An analogy from skiing: When you're on the marked trails, everything has a name and difficulty rating so you know what to expect in advance. Hazards have been roped off and the trail is guaranteed to lead to a lodge or a lift. This is life within school and companies. Then you go off-piste and out of bounds. There's no longer any ropes or trail names or safety patrol, just a wild mountain. Some people have been through here before as you can see from the ski tracks in the snow. If you follow those tracks you might be ok. They will probably lead somewhere safe like a road where you can hitch-hike or a valley you can traverse back to the resort. But if you turn instead into the fresh snow where no-one has tracked before, you're in very dangerous territory. Who knows where this leads, hypothermia in a wilderness area, under an avalanche or very likely off a cliff. But it's a whole mountain of fresh snow just for you. This is entrepreneurship.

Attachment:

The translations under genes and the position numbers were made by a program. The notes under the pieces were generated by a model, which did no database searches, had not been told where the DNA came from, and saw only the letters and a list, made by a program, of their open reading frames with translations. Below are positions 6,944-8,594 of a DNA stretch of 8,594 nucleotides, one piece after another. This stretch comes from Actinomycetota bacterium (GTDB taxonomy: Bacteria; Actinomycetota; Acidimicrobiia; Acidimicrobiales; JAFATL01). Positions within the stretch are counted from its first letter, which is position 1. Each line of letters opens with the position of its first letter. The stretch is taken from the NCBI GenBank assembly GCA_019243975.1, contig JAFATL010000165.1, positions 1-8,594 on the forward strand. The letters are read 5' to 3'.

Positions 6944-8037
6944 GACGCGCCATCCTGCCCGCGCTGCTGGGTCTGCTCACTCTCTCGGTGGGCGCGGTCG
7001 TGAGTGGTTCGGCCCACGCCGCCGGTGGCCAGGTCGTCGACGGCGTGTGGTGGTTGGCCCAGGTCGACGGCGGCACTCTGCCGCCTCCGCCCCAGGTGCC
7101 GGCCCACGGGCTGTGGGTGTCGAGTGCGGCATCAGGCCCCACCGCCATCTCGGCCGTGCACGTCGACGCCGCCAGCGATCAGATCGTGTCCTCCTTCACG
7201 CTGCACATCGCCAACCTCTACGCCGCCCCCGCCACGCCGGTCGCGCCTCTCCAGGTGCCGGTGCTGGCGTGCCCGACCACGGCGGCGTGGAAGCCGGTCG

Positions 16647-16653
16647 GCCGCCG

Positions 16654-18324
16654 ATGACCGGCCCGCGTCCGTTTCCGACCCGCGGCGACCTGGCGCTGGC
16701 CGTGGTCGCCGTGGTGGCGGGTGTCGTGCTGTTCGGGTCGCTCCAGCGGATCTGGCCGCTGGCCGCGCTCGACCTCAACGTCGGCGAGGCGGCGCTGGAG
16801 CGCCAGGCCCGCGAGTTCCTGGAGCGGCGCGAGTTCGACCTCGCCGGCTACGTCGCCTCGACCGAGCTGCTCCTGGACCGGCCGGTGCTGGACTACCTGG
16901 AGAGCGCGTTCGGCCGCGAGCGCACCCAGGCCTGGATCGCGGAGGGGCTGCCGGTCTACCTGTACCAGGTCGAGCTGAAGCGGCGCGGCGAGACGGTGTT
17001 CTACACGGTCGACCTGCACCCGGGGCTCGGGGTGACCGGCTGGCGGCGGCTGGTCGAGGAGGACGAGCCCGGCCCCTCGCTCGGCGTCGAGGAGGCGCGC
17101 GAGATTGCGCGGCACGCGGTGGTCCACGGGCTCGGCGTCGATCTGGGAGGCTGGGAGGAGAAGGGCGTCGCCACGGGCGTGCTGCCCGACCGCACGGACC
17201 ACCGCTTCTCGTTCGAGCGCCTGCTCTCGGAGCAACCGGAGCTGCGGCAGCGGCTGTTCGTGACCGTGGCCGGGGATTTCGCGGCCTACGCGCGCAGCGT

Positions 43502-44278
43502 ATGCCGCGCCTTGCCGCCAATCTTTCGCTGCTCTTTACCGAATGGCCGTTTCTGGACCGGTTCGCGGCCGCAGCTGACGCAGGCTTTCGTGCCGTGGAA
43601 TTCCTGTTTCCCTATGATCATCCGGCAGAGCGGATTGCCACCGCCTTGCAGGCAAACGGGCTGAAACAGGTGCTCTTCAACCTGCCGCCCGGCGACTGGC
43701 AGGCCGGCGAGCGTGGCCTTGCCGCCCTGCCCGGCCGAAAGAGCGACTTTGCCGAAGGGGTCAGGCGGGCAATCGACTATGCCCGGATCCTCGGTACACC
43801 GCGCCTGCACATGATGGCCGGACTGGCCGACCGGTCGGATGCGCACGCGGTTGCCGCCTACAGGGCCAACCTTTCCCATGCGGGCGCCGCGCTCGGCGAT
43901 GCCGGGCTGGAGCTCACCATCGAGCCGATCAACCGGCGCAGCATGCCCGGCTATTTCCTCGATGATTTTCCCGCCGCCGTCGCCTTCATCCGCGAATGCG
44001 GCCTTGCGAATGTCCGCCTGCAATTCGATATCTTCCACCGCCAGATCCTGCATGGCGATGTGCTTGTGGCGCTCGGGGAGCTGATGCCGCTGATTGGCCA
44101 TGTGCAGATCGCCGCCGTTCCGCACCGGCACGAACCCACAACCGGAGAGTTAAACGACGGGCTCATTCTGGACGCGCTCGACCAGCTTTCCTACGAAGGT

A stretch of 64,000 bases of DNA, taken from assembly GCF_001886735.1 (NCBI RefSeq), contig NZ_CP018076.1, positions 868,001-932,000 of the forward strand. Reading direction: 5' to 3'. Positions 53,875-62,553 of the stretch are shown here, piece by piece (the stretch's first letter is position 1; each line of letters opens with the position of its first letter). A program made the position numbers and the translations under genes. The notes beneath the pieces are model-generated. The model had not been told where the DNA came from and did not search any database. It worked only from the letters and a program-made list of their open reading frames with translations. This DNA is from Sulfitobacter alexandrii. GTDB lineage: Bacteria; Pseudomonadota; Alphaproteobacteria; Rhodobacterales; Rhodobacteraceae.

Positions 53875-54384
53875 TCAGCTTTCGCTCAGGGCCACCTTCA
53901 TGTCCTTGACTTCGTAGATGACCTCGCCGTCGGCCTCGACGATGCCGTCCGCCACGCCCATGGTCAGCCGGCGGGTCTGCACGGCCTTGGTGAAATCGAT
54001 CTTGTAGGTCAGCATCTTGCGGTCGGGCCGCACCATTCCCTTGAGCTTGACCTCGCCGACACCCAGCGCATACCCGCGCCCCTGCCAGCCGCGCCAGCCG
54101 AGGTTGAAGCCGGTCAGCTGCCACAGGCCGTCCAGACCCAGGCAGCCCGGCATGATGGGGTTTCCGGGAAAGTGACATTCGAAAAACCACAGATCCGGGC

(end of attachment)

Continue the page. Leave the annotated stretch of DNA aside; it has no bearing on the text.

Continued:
I wish more projects would start with the old grad school approach of doin’ the literature review. Swashbuckling your way into a project usually means falling short of prior art. At a minimum it’s good to know what pitfalls are waiting for you before embarking.

A quote that stuck with me:

"A couple of months in the laboratory can frequently save a couple of hours in the library. "[0]

[0]: https://en.m.wikiquote.org/wiki/Frank_Westheimer

The programmers creed variant:

"Weeks of coding saves hours of planning."

Hours of debugging can save minutes of reading the documentation

Yes, but sometimes research is just safe procrastination and more can be learned, more quickly, by jumping into the unknown and trying to figure it out.

How does one differentiate between the two? The mind is very sneaky is it not?

Indeed. I theorize that the best approach is a hybrid: jump in, figure out, write something, but step back periodically and read what is out there. True understanding comes from the interplay of these two activities.